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Define objective & question/s

Setting the review objective and questions

Before you start your research, it's important you have a clear objective, and one or more questions aligned to this.

Watch the video below, narrated by Dr Micah Peters, UniSA Clinical & Health Sciences, to learn how to determine the review's objective, questions, and inclusion criteria. 

Video Length: 9:18

  • Scoping reviews should have clearly articulated objective/s and question/s.
  • The objective is the rationale behind why the review should be conducted. It should be clear, succinct, and convey to the reader what the study will add to the research field.
  • A scoping review generally has a broader purpose than a systematic review and focuses on descriptive characteristics of the included studies, rather than combining and analysing data to generate a synthesised result.
  • To define an objective, think about what you are trying to understand about the topic you are reviewing.
  • Once you have defined your objective, you can start putting together inclusion criteria for the review.
  • Inclusion criteria are the elements or factors that must be present in each source of evidence for it to be eligible for inclusion in the review.
  • To create inclusion criteria, simply break down objectives and questions into their component parts.
  • You may also need to consider primary and secondary questions.
    • Primary questions directly relate to the topic and must be addressed by all sources.
    • Secondary questions provide additional or contextual information that doesn’t need to be addressed by all sources.
  • You can focus your objectives by adding more elements to your inclusion criteria, e.g. adding contextual factors such as health care setting or geographic location, or a population group.

An example of the process

  Definition Example




A broad statement outlining the focus of the review.

Sometimes this is posed as a broad question instead. This primary question relates directly to the topic, and determines the content that must be addressed by all sources of evidence to be considered relevant. 

This is the question that the review must pose in order to meet your objective.

Nurse-led models of care in the field of chronic disease management

What nurse-led models of care are used to manage chronic disease?


An objective is a clear, succinct statement that conveys:

  • Why the review should be conducted
  • What the review will add to the reader's knowledge in the field
  • What specifically is being investigated about the topic under investigation
Nurse-led models of care are an emerging approach across a number of areas of health care. The objective of this review is to report on nurse-led models of care in chronic disease. The review seeks to examine whether there are different types of nurse-led models, the kinds of chronic disease care for which nurse-led models have been used and what facilitators and/or barriers have been reported relating to the success and/or failures of the model.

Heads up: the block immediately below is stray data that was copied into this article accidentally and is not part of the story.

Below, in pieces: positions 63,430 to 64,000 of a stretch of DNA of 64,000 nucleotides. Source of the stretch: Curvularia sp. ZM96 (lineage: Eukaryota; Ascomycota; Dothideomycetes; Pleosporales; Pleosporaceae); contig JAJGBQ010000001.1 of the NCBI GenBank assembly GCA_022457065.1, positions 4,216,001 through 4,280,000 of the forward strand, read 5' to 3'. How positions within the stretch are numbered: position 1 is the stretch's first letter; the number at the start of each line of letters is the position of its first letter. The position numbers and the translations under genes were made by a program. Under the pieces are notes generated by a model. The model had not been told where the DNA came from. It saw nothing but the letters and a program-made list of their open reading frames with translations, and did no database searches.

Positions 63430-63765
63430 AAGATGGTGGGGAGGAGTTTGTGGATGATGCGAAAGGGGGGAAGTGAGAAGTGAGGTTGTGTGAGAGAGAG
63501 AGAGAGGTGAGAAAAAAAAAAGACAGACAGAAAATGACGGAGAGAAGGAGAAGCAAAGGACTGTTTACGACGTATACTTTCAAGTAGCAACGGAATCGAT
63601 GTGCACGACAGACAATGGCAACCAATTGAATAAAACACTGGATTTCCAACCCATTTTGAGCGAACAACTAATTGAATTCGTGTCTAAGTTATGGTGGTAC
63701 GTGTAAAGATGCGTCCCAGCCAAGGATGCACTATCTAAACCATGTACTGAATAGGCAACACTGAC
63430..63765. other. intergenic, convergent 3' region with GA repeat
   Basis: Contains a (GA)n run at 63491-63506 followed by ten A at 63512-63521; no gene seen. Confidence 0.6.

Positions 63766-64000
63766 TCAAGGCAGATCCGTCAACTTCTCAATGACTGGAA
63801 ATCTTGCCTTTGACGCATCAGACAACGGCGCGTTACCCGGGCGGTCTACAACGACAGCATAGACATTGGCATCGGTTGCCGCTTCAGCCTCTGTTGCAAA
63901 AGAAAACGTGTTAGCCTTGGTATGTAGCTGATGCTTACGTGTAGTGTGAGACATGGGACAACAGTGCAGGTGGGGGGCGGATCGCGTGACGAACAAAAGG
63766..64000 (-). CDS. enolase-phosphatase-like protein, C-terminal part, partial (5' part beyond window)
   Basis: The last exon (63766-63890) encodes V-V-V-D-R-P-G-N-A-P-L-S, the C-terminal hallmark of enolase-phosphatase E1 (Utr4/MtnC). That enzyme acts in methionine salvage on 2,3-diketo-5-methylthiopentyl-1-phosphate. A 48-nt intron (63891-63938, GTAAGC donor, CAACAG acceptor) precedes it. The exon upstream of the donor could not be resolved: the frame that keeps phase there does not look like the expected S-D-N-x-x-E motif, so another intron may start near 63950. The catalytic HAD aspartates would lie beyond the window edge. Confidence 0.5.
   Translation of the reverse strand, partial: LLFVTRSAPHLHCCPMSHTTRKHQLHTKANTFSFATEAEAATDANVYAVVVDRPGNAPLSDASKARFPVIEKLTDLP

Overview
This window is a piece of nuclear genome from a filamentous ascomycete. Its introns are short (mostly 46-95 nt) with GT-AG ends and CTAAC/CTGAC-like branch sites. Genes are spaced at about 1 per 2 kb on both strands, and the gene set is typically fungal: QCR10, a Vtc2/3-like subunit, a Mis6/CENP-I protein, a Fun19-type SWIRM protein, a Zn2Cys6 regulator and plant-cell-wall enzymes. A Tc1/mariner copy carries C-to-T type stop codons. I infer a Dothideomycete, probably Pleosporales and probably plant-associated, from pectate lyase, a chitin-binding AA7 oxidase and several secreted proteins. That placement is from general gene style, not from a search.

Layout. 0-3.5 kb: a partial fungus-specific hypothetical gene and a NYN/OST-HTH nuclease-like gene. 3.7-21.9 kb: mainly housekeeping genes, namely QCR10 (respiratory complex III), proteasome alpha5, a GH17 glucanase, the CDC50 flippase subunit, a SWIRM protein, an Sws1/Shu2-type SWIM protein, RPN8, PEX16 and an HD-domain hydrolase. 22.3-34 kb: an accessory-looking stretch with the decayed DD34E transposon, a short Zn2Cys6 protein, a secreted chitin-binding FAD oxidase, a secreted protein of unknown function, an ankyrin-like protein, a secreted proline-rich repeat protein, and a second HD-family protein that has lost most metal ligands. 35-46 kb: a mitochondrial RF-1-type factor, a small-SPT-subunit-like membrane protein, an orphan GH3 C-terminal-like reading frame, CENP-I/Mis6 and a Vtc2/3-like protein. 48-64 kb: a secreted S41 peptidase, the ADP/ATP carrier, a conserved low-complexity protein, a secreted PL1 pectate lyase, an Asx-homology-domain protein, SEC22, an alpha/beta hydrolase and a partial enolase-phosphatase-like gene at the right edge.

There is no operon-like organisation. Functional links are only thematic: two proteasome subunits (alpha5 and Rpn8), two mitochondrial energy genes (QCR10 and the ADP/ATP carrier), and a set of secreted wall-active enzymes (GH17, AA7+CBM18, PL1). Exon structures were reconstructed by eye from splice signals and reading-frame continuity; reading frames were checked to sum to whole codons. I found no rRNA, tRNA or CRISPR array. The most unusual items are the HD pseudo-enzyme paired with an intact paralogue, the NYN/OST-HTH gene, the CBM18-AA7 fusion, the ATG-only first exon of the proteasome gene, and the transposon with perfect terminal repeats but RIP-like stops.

Secondary questions/ sub-questions Not required for every review. Provide contextual or additional information about the topic. Not all of your included articles need to address these questions.

What has been reported to be a facilitator/barrier for the success of these models?

The PCC framework/mnemonic is recommended as an aid in developing your review title, question and inclusion criteria. A clearly formulated question is also helpful when designing your search strategy. See the next page for a PCC example.

Preliminary searching

Before you finalise your question, you need to undertake exploratory searches in order to:

  • help define your key concepts
  • develop an initial list of search terms
  • gauge the potential numbers of results
  • check if the review has already been done or is registered to be done
  • confirm that there is enough evidence available to answer your question (and make it worthwhile undertaking the review)

Searching for existing and prospectively registered reviews - suggestions

Existing reviews Prospective reviews
Aggregators of higher-level evidence such as Epistemonikos Title registers such as JBI

The major databases for the relevant subject area e.g. CINAHL for nursing, ERIC for education. These will typically include reviews produced by relevant organisations such as Cochrane, the Campbell Collaboration, and JBI

Protocol registers such as PROSPERO and OSF Registries
Google Scholar (it is large and finds a lot of what is out there) Researchers and stakeholders may know if reviews are planned (but discuss with colleagues / supervisors before making contact)


  • try a variety of relevant keywords in combination with words likely to find reviews
  • look for database fields and limits to 'systematic review' (or other relevant review types)

Example: Google Scholar
Example Google Scholar search for aged care understaffing systematic


Go to example Google Scholar search aged care understaffing systematic

Example: Emcare (via Ovid)
Example search for reviews in Emcare using alternative search terms, and ORing out review terms in the title field with records tagged with the Systematic Reviews subject heading

Guidelines and standards

'Clarity of the review question assists in developing the protocol, facilitates effectiveness in the literature search, and provides a clear structure for the development of the scoping review'

- JBI Manual for Evidence Synthesis 11.2.2 - Developing the title and question

'Provide an explicit statement of the questions and objectives being addressed with reference to their key elements (e.g., population or participants, concepts, and context) or other relevant key elements used to conceptualize the review questions and/or objectives.'

- PRISMA-ScR Checklist and Explanation, p. 471

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